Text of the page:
When you conduct an analysis into the effectiveness of your SEO, be sure to focus on non-branded keywords.
Tracking non-branded keywords is the primary way you can gauge the health of your SEO efforts over time, and see what adjustments, if any, are needed.
But what exactly are branded and non-branded keywords?
A “branded keyword” search query includes your brand name or some variation of it. For example, branded keywords for Risdall include search queries like:
- Risdall Marketing
- Risdall Marketing Group
- Risdall Advertising, etc…
Other keywords that don’t reference the brand name are considered “non-brand keywords.” A non-branded keyword search query does not include your brand name or any part of it, including any misspellings. It is important to analyze and understand your non-branded keyword traffic because it often represents the majority of your website’s new visitors and unique visitors. Most importantly, these visitors may not already know about your brand and are searching for your product or service.
An analysis of non-branded keywords and traffic is important, particularly for large brands, because branded keywords can make up the majority of organic search engine traffic.
- 99.9% of the time your website will rank No. 1 for any and all variations of branded keywords.So no optimization is necessary to rank in the first position. Any organic traffic from branded keywords is not a result of search engine optimization because you can’t do any better than first position in organic results.
- Branded terms are a result of brand recognition.In other words, branded keyword searches are navigational in nature. The user is specifically looking for your website (which means that they’ve been exposed to your brand already and are simply typing in your brand name to find your website). It’s essentially the same as someone who types your domain name right into their internet browser (a.k.a. Direct Traffic).
Therefore, if interested in gauging the health of SEO efforts, you must dig deeper into the analytics data and focus on the organic number of non-branded keyword and non-branded keyword traffic. Otherwise, trends and fluctuations could have little to do with actual search engine optimization. This is why we consistently report on the number of branded and non-branded keywords & the amount of organic traffic they drive.
Note, it’s also important to research and comprehend your branded vs. non-branded terms for paid search.
The (not provided) Keyword:
On 18th October 2011, Google made an announcement with some big news for website owners. They stated, “As search becomes an increasingly customized experience, we recognize the growing importance of protecting the personalized search results we deliver. As a result, we’re enhancing our default search experience for signed-in users.” Dues to this,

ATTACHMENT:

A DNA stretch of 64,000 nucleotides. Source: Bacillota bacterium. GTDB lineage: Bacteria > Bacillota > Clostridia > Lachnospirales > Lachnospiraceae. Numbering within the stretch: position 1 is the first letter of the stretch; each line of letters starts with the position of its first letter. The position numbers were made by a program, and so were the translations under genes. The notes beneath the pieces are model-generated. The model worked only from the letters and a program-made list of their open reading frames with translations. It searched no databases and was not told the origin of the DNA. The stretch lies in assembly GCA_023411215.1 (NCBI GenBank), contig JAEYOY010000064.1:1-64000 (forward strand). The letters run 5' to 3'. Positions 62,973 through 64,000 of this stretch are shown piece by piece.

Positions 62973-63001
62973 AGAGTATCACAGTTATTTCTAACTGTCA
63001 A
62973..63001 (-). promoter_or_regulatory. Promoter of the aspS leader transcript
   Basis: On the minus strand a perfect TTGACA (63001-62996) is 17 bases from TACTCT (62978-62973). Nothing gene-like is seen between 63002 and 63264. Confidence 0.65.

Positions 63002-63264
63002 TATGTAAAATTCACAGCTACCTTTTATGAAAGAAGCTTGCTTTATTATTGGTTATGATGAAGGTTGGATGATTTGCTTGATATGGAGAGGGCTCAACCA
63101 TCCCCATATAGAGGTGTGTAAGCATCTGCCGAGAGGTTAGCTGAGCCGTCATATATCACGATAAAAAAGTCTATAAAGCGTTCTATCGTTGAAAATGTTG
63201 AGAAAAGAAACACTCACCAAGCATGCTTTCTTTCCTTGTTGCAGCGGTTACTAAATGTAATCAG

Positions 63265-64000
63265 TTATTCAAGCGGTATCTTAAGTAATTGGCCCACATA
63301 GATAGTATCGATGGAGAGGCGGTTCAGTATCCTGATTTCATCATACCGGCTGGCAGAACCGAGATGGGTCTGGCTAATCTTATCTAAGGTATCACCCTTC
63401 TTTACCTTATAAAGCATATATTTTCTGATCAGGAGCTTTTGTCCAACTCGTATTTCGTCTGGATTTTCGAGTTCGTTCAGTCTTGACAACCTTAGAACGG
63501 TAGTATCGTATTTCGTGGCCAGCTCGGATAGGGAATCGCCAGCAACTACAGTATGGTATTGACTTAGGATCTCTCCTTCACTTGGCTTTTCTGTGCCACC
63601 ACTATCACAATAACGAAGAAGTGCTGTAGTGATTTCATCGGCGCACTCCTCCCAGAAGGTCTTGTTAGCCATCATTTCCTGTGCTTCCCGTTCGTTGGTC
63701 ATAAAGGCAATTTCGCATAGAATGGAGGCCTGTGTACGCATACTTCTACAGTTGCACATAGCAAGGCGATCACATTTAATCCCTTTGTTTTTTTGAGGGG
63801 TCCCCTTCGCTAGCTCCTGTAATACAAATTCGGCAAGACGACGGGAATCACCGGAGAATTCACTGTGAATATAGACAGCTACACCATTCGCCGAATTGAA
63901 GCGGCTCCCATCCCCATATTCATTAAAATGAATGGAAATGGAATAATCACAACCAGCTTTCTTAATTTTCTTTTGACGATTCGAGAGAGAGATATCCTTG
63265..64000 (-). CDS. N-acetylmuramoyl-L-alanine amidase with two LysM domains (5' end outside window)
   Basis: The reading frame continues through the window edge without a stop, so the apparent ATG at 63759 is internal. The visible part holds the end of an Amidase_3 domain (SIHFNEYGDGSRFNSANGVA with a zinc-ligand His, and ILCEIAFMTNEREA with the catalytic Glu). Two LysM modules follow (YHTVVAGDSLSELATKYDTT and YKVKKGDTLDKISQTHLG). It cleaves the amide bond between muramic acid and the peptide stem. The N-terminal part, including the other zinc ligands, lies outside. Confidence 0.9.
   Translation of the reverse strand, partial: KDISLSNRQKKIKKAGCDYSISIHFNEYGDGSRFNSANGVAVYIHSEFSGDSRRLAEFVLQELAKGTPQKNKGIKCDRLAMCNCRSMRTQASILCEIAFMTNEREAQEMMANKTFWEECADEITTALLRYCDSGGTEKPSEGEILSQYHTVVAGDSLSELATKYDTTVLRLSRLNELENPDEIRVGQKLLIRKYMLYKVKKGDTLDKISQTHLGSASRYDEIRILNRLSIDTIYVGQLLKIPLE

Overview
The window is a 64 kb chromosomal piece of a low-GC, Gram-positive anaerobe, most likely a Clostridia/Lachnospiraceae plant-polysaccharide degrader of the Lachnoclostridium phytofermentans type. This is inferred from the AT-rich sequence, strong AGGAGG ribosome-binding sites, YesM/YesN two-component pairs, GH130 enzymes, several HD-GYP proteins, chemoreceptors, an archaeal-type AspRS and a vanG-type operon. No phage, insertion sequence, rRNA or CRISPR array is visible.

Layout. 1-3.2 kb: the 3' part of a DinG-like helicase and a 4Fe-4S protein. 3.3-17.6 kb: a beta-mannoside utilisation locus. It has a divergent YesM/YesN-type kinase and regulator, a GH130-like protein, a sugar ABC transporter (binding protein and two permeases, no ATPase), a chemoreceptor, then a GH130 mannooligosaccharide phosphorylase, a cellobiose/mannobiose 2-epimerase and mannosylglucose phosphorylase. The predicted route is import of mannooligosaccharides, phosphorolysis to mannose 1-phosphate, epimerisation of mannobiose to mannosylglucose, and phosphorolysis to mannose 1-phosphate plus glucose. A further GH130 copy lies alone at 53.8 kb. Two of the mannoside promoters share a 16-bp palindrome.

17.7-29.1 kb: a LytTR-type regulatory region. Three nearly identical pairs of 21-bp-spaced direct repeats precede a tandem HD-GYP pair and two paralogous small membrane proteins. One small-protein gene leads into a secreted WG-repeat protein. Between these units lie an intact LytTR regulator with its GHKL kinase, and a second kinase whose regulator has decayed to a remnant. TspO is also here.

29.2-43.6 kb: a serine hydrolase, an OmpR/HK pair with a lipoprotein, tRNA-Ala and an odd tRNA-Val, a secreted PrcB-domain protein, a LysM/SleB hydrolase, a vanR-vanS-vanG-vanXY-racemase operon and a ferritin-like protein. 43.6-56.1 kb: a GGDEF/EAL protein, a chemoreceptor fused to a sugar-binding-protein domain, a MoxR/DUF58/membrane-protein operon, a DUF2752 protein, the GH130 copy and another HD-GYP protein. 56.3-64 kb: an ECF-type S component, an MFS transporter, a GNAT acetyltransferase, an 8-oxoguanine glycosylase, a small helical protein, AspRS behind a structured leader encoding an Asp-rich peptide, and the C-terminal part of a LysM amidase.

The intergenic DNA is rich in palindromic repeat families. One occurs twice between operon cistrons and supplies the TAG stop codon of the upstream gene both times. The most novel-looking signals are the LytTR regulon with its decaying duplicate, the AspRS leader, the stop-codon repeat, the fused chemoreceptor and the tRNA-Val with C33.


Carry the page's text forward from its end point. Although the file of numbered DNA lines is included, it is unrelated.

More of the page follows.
“When you search from https://www.google.com, websites you visit from our organic search listings will still know that you came from Google, but won’t receive information about each individual query.”
Instead, these visits are grouped together in Google Analytics under the keyword (not provided).
Examples of (not provided) sources include:
- When you’re signed into a Google product – that could be your Gmail account, YouTube, Google Drive, Analytics, Adwords or Google+ account.
- If you have just signed out of a Google account, as you will remain on secure pages
- If you are using Firefox 14 or above which now makes all Google searches over to secure
- Or if you opted into using secure search
“We added SSL encryption for our signed-in search users in 2011, as well as searches from the Chrome omnibox earlier this year. We’re now working to bring this extra protection to more users who are not signed in.” – Google
Which means that Google has made a change aimed to encrypting all search activity, with the exception of clicks on ads. This means that, as of September 24, 2013 all organic search traffic from the Google search engine will be recorded in analytics as (not provided). The increasing interest in the keyword (not provided) can be seen in the chart from Google trends below:
For more information on (not provided) and analyzing (not provided) data check out:
- Recovering (Not Provided) Keyword Data by Ben Goodsell
- Smarter Data Analysis of Google’s https (not provided) change: 5 Steps by Avinash Kaushik
- How to Unlock Your ‘Not Provided’ Keywords in Google Analytics
- Four More Ways to Crack the Keyword (not provided) Code
- Most Organic Search Data is Now Hidden
- Post-PRISM, Google Confirms Quietly Moving To Make All Searches Secure, Except For Ad Clicks by Danny Sullivan